Show us your data, doctors

Ninety-two doctors have been in the news recently over their decision to opt out of the government's plan to publish outcomes data for named consultants. Now, the Department of Health is considering whether to name and shame these doctors when it starts to publish the rest of the data next month.

While I think information-sharing initiatives like this work best with the support and confidence of the individuals involved (or at least with the blessing of their representative organisations) I shared Stephen Dorrell’s surprise that, as public employees, doctors could keep this data unseen in the first place.

But I can understand why some doctors might object to their professional data being made public, for example, perhaps they have doubts about data quality, the risk-adjustment methodology or how data might be misrepresented. Numbers, red/amber/green ratings and the like are powerful influencers, as anyone, who, like me, has a friend who always has a suspiciously convenient statistic to hand to back up any argument they make, knows.

Getting data right is not always easy. Clinical coding remains imperfect; risk adjustment is complex and can never capture every relevant factor; and small numbers can lead to confidence intervals so large as to render observed variation meaningless. These and other data issues need to be (and are being) addressed as comprehensively as possible, and the caveats around the data need to be presented and explained clearly.

Given these issues, and the long (slowly changing) tradition of autonomy and self-regulation we afford our doctors, I was, if anything, heartened that only 4 per cent of this first tranche had objected to their outcomes data being published, especially as this is essentially a government-led not a profession-led initiative.

But in principle, is publishing outcomes like this the right thing to do?

We should be honest about the evidential and theoretical basis for this policy. Will it improve quality? We have evidence from profession-led initiatives in cardiac surgery that associates the publication of data with improved outcomes, with no negative consequences. But of course, no causal relationship between publication and improved outcomes has been proved. There are other studies about hospital-level data, but that’s a different issue and findings are mixed, one we explore in a previous blog on the health and social care ratings review. However, limited evidence of impact is usually all you get to go on when you innovate, as is happening in this case.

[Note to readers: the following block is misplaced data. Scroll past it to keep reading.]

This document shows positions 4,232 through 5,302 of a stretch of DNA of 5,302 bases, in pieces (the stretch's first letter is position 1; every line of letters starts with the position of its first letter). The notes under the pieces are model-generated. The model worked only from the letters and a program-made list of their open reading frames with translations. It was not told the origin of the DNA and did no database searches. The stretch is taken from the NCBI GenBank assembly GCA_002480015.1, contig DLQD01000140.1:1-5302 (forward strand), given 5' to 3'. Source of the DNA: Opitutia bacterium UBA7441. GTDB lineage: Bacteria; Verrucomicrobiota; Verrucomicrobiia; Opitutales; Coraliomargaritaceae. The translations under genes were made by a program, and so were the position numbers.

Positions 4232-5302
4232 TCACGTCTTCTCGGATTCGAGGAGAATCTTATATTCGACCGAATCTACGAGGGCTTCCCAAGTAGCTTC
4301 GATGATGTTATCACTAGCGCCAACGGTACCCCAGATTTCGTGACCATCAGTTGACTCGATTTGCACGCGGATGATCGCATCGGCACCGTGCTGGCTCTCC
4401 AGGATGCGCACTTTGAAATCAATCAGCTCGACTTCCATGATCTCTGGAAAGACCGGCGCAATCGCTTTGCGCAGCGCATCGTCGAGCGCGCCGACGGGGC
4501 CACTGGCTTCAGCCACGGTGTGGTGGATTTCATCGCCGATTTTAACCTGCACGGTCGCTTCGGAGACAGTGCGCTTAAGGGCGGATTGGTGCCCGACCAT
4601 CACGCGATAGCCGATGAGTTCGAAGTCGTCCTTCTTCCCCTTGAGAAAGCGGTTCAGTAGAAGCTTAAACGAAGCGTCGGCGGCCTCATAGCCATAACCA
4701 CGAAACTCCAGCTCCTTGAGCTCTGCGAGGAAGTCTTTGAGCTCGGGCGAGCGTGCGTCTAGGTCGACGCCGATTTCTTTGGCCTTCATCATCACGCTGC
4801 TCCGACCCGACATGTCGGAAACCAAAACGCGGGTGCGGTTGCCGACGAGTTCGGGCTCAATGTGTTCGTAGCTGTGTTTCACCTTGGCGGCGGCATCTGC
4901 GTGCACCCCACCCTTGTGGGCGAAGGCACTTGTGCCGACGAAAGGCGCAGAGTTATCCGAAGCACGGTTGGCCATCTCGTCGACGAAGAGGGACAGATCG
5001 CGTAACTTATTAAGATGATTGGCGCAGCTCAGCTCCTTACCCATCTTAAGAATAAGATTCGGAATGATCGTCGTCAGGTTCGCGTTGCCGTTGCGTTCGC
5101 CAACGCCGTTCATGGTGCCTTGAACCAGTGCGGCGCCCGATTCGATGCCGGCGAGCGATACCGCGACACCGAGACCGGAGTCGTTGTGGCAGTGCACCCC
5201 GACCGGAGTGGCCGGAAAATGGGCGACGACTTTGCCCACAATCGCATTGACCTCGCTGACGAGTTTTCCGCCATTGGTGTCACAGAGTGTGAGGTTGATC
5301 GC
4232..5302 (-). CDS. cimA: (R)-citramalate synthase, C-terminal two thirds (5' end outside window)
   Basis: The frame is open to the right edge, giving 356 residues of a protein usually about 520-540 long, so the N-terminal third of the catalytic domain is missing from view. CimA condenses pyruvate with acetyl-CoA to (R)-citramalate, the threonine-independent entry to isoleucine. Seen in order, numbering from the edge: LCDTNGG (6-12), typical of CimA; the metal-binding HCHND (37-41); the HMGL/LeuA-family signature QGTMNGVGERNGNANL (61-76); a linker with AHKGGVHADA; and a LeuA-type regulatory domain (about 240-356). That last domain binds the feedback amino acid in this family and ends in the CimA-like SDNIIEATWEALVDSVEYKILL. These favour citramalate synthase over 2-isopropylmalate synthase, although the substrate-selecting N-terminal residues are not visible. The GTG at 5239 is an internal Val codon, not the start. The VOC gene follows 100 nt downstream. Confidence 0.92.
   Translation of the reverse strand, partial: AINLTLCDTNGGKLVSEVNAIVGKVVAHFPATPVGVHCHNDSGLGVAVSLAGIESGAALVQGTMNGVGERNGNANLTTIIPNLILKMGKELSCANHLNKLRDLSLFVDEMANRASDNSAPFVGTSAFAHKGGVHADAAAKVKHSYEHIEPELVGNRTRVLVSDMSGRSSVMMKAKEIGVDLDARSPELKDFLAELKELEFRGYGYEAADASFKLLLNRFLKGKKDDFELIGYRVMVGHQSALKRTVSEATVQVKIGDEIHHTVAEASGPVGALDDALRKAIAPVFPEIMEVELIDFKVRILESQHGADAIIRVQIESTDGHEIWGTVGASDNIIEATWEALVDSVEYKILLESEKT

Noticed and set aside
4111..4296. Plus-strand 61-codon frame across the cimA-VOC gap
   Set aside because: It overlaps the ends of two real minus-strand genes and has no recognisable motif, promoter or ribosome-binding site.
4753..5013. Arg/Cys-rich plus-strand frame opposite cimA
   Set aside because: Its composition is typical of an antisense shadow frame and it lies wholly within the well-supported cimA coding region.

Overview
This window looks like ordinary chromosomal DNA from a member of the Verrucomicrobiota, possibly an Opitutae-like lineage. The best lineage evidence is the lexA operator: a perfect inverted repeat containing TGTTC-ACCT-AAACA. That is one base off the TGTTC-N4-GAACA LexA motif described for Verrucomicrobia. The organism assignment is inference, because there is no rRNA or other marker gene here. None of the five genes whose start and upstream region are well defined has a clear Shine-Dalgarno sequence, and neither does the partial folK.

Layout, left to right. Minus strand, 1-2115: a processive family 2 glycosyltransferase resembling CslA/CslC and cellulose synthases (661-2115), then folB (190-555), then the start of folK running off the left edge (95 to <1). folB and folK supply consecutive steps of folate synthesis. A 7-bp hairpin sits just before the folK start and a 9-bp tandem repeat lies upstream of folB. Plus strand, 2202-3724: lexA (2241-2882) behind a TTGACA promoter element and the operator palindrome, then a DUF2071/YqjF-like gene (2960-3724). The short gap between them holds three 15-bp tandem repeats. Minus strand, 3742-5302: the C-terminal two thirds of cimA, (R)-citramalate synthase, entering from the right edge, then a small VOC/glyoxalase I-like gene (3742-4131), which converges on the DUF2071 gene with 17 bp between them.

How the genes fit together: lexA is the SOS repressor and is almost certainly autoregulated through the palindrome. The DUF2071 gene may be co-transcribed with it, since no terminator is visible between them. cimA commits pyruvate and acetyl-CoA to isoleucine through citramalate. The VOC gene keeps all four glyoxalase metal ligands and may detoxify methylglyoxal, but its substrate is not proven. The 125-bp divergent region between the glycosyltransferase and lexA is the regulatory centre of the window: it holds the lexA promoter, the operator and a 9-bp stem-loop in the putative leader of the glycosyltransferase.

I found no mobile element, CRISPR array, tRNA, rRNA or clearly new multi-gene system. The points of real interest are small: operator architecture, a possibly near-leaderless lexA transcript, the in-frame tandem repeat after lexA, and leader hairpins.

Is there a theory for how publishing this outcomes data might improve quality? There are several, although we don’t know which will work in practice. Data publication might give the poor-performing ‘knaves’ among clinicians no hiding place and force them to improve or stop carrying out certain procedures and operations. It might give the naturally competitive ‘knights’ a push to improve to be the best among their peers. It might genuinely reveal differences in relative performance that doctors were simply not paying sufficient attention to through existing audit systems, and, once they are made aware of these differences, their professional duty to patients will make them want to improve. It might give managers and commissioners the ammunition they need to tackle the poor or outlier performers that they have, up to now, failed to hold to account. And, if we’re speculating, it might even work through patients using the information to make choices about who to be treated by.

But is this the only way to improve quality? Of course not, and neither is it likely to be the best. But we need multiple approaches to tackling poor quality and to improving performance, and on balance this seems like a plausible one to try.

Perhaps most importantly though, transparency has an inherent moral value that makes this a good idea, despite the multiple theories about effectiveness and weak evidence. In our publicly funded health care system, which aims to put patients' interests first and foremost, this data should be in the public domain. It should be part of our modern interpretation of medical ethics and professionalism. Having 100 per cent of the doctors involved happy about it straightaway is not realistic, but transparency has to be the right thing to aim for.

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#40537 MC

I observed how sharing data like this have greatly damaged doctor and patient rapport in healthcare services abroad. In many cases, this induced violence towards doctors. Statistics and data are not fool proof. Irresponsible sharing (even if unintentionally) can damage the care we provide to our patients.

Outcome data are complicated to interpret, even at the best of time for professionals who work within the system. Giving these to the public, who has little understanding of disease progression and treatment or the true meaning of the data, surely, can only cause harm. We do not show complicated statistics to a child about the risk of fire because they would not be able to comprehend the concept. Misinterpretation can cause more harm than good. Information sharing is only helpful when it is knowledge appropriate.